Jürgen puts his neck on the line with the Bayern board. Not only does he bring Landon in on loan, but – at least in the beginning – he rates him above Lukas Podolski in the depth chart. That’s Podolski, breakout player for Germany in the 2006 World Cup, brushed aside for a no-name American. Jürgen is entrusting an enormous amount of faith in Donovan but he’s also placing him under tremendous scrutiny. In Bayern, all eyes are fixed on Landon Donovan and the man who brought him in. Anything less than a stellar loan performance will be seen as a failure for both. Given the astronomical expectations it’s no surprise that Donovan’s performance, while solid, fails to impress.
Donovan’s loan isn’t extended — and it isn’t long before Jürgen finds himself on the Bayern chopping block as well. While his firing is not specifically due to bringing in Landon Donovan, the failed Donovan experiment is definitely a factor. And that’s the bottom line: had Landon met the expectations placed on him – however ridiculous and unreasonable – Jürgen Klinsmann may have kept his job. Instead his removal was public and humiliating, and his credibility as a coach was destroyed in the eyes of the German public. Klinsmann put so much faith in Landon Donovan — and one can’t help but wonder whether he regrets that now.
Which brings us to 2010. The USMNT is headed into World Cup camp under head coach Bob Bradley and Donovan, who has just undergone a divorce with his wife, is incredibly candid in the press about his emotional state. “Coaches have certainly helped,” he says, along with “family, therapy and spending a lot of time looking at myself in an honest way.” And reflecting on his struggles in the 2006 World Cup, Donovan cites his own mental unpreparedness. “At 20 [for the 2002 World Cup], it was youthful exuberance and naiveté and literally just playing every day because you loved to play every day,” he recalls. “Now there’s more responsibility […] I enjoy the challenge of that now. In 2006, that became burdensome because I wasn’t ready for it. Now I’m ready and I’m really excited for it.”
“I went through a lot in the last few years, and I’m so glad it culminated this way.”
It’s catharsis for the brooding Donovan, yet you have to wonder if it jives with Jürgen Klinsmann’s German sensibilities. Klinsmann wants a shark on the field — players who have supreme confidence in themselves and their abilities. Among professional athletes, Donovan has always seemed unique: he has doubts, like anyone, and he’s open about them. Does that openness make him an ill-fit for Jürgen’s mold of an ideal player?
In 2011 Jürgen replaces Bob Bradley as coach of the USMNT. Meanwhile, Donovan is on a roll. He’s led the LA Galaxy to back-to-back MLS Cups, and under Klinsmann he scores a hat trick in a friendly against Scotland. The hatchet, if there ever was one between the two, seems buried.
Then, out of nowhere, Landon Donovan drops a bombshell. After winning the 2012 MLS Cup, Landon Donovan declares he is mentally exhausted from non-stop soccer and goes on an indefinite hiatus from the sport—this, just as the USMNT are about to enter the final round of world cup qualifying. One wonders if Donovan’s subsequent Cambodian spirit journey appears to Jürgen like earmarks of a complete mental breakdown. If so, Donovan’s subsequent remarks do little to help his case:
“I see so many athletes that I know are not performing at their highest level because they’re not aware of what kind of person they are. And they would perform a lot better if they maybe just saw a therapist or talked to somebody about what’s going on.”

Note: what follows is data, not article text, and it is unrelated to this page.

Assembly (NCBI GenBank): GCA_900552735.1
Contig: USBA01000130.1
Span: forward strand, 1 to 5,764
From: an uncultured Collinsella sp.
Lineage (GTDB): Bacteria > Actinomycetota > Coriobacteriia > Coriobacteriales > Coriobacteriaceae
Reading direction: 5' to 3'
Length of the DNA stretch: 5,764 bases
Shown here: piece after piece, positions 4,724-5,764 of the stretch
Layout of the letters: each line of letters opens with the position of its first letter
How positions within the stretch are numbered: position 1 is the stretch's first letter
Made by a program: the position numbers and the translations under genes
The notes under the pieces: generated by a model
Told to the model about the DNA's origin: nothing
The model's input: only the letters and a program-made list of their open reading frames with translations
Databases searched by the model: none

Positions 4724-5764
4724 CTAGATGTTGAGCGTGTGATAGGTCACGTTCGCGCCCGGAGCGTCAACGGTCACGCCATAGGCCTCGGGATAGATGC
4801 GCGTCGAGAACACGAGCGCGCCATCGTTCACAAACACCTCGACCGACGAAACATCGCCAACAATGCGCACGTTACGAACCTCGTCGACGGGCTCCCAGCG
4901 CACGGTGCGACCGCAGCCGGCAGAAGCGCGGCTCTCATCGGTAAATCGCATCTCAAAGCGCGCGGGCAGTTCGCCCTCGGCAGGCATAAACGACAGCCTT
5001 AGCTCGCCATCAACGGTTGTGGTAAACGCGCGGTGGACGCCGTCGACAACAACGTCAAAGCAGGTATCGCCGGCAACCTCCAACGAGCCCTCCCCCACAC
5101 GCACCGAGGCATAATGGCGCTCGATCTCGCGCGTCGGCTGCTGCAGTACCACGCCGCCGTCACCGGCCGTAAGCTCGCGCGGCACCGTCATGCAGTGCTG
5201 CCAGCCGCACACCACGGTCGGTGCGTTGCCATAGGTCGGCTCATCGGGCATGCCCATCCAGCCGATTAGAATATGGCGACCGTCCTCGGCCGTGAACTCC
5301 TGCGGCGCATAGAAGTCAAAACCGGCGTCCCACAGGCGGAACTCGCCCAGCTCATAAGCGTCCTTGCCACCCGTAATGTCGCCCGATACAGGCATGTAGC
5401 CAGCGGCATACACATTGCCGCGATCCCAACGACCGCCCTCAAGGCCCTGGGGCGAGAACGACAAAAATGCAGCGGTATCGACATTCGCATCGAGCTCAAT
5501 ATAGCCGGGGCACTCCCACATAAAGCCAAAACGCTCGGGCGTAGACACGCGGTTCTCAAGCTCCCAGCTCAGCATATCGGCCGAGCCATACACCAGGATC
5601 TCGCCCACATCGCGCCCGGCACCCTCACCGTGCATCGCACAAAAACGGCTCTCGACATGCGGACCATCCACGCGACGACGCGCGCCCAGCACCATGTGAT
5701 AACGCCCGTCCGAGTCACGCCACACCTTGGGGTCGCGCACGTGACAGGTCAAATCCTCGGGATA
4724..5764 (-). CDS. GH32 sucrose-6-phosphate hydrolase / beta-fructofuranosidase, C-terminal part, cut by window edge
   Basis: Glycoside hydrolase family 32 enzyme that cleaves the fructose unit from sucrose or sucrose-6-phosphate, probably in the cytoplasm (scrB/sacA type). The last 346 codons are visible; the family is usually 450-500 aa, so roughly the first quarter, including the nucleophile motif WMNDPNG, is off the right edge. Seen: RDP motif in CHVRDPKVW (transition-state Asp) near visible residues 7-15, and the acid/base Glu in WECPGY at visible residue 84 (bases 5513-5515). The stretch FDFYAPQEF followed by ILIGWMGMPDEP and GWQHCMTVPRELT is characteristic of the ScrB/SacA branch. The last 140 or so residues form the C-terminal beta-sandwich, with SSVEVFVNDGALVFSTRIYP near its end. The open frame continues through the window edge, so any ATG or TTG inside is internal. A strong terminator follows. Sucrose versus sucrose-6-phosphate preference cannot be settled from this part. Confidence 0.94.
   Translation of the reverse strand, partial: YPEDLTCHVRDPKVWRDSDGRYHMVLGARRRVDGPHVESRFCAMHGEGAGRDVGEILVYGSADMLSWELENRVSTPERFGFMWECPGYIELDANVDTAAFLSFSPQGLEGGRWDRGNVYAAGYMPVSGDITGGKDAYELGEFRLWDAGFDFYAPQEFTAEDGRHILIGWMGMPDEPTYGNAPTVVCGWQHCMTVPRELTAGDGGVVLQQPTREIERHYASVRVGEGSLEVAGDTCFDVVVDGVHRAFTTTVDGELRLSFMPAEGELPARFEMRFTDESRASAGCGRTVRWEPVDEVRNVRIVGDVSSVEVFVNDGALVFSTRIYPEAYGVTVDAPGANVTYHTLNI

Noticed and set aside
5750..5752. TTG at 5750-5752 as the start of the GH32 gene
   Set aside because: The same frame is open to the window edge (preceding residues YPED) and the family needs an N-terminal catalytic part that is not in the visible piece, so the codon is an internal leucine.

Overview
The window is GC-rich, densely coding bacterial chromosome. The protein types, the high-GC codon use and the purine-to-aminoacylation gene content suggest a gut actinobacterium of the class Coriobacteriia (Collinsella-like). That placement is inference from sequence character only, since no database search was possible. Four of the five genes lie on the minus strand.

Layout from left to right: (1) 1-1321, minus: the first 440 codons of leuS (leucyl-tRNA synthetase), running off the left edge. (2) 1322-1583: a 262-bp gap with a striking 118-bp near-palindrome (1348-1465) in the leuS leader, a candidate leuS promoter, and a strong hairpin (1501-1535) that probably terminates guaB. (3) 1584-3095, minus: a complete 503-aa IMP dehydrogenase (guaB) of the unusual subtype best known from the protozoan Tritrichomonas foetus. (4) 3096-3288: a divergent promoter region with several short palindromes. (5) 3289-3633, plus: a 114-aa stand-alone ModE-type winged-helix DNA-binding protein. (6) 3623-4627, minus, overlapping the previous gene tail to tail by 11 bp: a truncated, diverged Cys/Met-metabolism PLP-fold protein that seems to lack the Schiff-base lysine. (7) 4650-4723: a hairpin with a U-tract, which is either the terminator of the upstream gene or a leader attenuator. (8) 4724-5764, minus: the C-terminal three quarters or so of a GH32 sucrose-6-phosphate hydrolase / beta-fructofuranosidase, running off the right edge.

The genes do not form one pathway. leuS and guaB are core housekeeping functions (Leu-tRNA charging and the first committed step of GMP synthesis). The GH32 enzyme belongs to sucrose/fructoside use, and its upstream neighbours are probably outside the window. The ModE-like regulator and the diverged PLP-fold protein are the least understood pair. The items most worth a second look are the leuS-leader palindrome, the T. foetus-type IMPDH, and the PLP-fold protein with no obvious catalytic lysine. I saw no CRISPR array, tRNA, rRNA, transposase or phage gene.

For Klinsmann, in the midst of building a team for the World Cup, you can’t help but wonder if alarm bells are going off.
When Donovan comes back four months later and regains his form with the Galaxy, Jürgen snubs him by not calling him up to participate in World Cup qualifiers. Instead Landon is called in to play with the on-the-bubble players in the Gold Cup. It’s a slap in the face to Donovan, but Landon handles the situation with class, both in the press and on the field. Shaka Hislap remarked that if Landon Donovan had not performed well at the Gold Cup, his “international career might have been over.” But Donovan does better than well — he leads the US on an undefeated run, snagging the tournament’s MVP honors in the process.
Despite his Gold Cup performance, Landon Donovan didn’t make the plane to Brazil. A mere 10 days into camp, Klinsmann announced the final roster — sans Landon Donovan.
What we are dealing with here is a clash of cultures. A clash of understandings about what it means to be mentally fit. For Jürgen Klinsmann, belief in one’s self is key. Asked what success in Brazil would require, Klinsmann said “we need to make the players understand it is all about mind games. Every game becomes 50–50 and will be won by the team who is better prepared and believes in themselves more.” And for Jürgen Klinsmann, that means toughing it out. He once had this to say about the way soccer players are treated in this country:
“We don’t have the environment telling them nicely, ’OK you had a good week, but next week has to be better, and the next week again. Here it’s: ‘Oh, take a week off.’ No, don’t take a week off. If you take a week off as a programmer at Apple, you missed the train, you lost the job. You can’t afford it.”
On the complete opposite side of the spectrum is Landon Donovan’s take on mental fitness:
“We have a sort of stigma that being in a difficult mental place is not acceptable. …We should ‘pull ourselves up by the bootstraps’ and ‘fight through it,’ and all this, and it’s a little peculiar to me, that whole idea, that if someone’s physically hurt, we’re OK with letting them take the time they need to come back, but if someone’s in a difficult time mentally, we’re not OK with letting them take the time they need to come back.”
Landon has always been willing to do what he needs to do and sacrifice what he needs to sacrifice to get his mind in the right place to play soccer. He left a promising career in Europe because, ultimately, he was happier in California. He quite openly sought therapy in the wake of his divorce, and in 2012, when he reached a point where he was no longer enjoying the game, he walked away from it completely and embarked on a personal journey to rediscover himself.
“[Jürgen] wants mental toughness, an attitude of no fear, and confidence in our ability,” said US defender Geoff Cameron. Are those traits that Jürgen sees in Landon? If my father was scorned for succumbing to his fears and climbing down from the silo, how do the actions of Landon Donovan appear through the lens of Klinsmann’s German sensibilities? Leaving Europe, seeking therapy, walking away from club and country — are these actions incompatible with the German model of what it means to be strong-minded? Is a perceived weakness of character at the root of the decision to leave Landon Donovan off the roster?
Three days after the roster was announced, on a hot afternoon in Carson, Landon Donovan broke the MLS all-time scoring record. Two days after that the USMNT beat Azerbaijan, 2-0. In the tenth minute – the number of Donovan’s jersey – US supporters stood silent in tribute.
But down on the field, with little fanfare, jersey number 10 was already back in action. Mix Diskerud said he was merely “borrowing” it, and when subbed into the second half it was Mix who scored the game winner. It seemed life without Landon had already begun for the USMNT, but US Soccer will never forget his contributions. But after three World Cup tournaments, 12 games, and five goals, an era was finally done.